Driving with MS: Knowing Your Options

Thankfully, living with multiple sclerosis does not have to mean losing the ability to drive. There is a variety of adaptive automobile equipment available. The National Multiple Sclerosis Society can help you consider all your needs and resources for staying mobile. Check with your healthcare provider—perhaps an occupational therapist—and then start looking into which adaptive automobile equipment is right for you. For example, mechanical or digital hand controls can operate the gas and brake. Adaptive steering and/or braking mechanisms require less pressure than usual. Turning and transfer seats, lifts, and ramps can make vehicle transfers easier, and driving a car more comfortable.


Support Along the Way

While purchasing a wheelchair accessible vehicle is an investment, there are options for funding assistance available. Many original equipment manufacturers (OEMs) offer rebates when purchasing new cars that include adaptive auto equipment. Help Hope Live, a non-profit organization that specializes in medical fundraising, may also be able to assist.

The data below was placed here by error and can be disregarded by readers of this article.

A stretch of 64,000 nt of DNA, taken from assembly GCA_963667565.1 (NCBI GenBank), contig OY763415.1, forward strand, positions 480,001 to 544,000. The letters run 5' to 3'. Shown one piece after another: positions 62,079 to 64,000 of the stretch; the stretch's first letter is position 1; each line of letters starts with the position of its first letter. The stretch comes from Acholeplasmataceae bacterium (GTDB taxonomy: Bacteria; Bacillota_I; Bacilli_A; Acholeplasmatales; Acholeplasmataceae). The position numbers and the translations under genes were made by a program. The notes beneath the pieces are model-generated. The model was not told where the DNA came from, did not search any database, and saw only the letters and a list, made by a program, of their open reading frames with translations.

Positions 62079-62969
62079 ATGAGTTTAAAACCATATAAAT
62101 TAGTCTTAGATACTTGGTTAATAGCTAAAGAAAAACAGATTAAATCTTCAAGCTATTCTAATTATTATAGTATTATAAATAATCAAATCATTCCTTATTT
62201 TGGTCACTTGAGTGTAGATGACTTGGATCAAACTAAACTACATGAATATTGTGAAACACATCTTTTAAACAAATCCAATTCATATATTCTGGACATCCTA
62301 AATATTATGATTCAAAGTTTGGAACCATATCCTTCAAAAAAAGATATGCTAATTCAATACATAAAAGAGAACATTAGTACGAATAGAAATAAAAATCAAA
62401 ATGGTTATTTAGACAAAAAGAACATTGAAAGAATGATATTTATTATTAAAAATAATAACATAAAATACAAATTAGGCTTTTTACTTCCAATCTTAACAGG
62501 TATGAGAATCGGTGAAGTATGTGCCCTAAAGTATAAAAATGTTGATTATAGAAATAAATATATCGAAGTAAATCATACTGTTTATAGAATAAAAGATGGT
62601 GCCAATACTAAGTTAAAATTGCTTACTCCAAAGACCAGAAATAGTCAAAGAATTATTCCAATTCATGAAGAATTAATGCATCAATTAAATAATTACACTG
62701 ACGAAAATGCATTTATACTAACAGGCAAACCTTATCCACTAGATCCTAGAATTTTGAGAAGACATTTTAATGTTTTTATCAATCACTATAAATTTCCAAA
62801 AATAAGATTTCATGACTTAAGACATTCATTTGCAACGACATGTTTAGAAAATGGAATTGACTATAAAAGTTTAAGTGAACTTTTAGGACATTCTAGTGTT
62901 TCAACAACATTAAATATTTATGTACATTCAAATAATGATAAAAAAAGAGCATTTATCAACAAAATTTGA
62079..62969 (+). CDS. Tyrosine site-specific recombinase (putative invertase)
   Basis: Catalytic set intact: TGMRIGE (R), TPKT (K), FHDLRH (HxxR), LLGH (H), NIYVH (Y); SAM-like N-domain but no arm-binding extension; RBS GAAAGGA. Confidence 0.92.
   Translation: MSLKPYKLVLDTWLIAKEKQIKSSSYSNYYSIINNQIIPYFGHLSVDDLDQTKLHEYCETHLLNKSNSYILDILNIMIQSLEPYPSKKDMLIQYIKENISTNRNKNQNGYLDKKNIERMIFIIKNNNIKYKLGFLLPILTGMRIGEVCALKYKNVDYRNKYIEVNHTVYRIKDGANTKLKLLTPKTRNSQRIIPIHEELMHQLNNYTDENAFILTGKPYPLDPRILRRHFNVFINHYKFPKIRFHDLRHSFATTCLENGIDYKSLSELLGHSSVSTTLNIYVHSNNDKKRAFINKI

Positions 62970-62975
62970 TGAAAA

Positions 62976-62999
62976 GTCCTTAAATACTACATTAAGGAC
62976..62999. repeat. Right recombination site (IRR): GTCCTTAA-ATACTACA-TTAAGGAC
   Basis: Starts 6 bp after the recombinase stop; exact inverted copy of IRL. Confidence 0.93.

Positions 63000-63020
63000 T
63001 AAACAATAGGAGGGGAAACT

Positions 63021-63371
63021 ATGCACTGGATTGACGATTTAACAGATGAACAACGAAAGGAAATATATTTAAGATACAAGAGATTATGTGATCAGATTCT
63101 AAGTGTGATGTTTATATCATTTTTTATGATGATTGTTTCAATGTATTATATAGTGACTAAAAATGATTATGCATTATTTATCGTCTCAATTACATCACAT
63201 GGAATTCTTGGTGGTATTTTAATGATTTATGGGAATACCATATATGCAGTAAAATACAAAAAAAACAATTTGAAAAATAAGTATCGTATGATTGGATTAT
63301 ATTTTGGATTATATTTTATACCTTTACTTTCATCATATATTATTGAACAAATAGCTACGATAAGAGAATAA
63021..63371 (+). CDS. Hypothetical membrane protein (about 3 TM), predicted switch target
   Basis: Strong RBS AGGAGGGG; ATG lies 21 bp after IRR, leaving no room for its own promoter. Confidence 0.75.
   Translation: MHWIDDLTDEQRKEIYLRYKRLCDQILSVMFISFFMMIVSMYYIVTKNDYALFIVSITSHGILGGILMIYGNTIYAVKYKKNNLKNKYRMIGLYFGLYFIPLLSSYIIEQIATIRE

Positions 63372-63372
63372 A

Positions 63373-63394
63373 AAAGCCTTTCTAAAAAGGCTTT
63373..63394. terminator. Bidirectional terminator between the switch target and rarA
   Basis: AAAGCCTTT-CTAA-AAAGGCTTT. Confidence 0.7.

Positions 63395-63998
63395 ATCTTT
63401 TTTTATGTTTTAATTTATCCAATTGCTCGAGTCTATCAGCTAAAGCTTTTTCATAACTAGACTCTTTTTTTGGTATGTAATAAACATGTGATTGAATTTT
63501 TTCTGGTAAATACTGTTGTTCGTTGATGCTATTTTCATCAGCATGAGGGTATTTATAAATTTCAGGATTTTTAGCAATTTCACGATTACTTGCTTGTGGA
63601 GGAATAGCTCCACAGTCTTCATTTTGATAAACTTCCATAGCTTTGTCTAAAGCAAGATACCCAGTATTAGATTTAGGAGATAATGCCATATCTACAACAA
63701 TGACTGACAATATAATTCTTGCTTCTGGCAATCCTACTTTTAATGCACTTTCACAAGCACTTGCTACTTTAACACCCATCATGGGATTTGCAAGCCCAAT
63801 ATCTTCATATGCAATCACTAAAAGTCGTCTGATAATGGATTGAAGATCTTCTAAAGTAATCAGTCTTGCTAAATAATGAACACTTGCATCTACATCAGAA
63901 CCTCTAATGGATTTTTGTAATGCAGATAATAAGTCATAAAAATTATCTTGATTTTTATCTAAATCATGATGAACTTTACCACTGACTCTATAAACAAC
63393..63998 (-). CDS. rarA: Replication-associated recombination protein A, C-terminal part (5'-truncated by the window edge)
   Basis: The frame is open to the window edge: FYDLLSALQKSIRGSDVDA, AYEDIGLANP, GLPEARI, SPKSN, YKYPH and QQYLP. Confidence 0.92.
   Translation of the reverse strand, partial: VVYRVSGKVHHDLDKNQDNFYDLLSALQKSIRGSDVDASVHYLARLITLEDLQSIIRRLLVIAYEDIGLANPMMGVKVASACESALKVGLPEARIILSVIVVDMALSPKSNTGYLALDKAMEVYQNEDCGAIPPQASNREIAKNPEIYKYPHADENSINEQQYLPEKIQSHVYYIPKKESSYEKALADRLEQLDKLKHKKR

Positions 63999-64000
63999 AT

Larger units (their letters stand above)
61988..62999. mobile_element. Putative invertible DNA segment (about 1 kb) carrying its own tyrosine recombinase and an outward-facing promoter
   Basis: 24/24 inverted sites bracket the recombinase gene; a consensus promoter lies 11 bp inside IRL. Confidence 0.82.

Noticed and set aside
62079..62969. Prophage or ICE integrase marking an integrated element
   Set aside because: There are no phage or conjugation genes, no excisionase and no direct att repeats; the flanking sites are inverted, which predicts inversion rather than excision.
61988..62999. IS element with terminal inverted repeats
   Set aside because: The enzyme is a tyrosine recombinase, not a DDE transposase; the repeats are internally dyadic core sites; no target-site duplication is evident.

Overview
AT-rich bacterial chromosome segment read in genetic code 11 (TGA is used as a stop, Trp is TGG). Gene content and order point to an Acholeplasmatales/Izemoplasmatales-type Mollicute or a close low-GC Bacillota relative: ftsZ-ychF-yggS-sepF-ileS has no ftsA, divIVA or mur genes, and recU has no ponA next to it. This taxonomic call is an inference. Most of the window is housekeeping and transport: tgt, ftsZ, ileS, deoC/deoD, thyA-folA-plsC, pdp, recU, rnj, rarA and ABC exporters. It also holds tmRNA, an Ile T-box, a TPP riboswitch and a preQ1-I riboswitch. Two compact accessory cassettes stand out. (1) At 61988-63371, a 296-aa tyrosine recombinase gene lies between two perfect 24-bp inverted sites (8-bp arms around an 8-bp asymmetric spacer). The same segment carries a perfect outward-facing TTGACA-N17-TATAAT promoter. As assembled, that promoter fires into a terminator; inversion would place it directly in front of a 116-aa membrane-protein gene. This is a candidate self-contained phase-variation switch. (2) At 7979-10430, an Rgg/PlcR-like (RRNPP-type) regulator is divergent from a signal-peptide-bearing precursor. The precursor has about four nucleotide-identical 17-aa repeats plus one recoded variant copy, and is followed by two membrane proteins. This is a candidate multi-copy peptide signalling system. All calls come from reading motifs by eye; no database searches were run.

The National Mobility Equipment Dealers Association (NMEDA) is an advocate for mobility and accessibility for drivers with disabilities. If you need help with converting or buying a handicap accessible van, car or truck, please consider one of our Quality Assurance Program dealers. Every NMEDA QAP dealer and technician has been trained and accredited in the highest best practice standards of quality and service to ensure safe and reliable transportation. Find a dealer near you: www.nmeda.com/locatedealer

** This post was originally published on https://nmeda.com/driving-with-ms/

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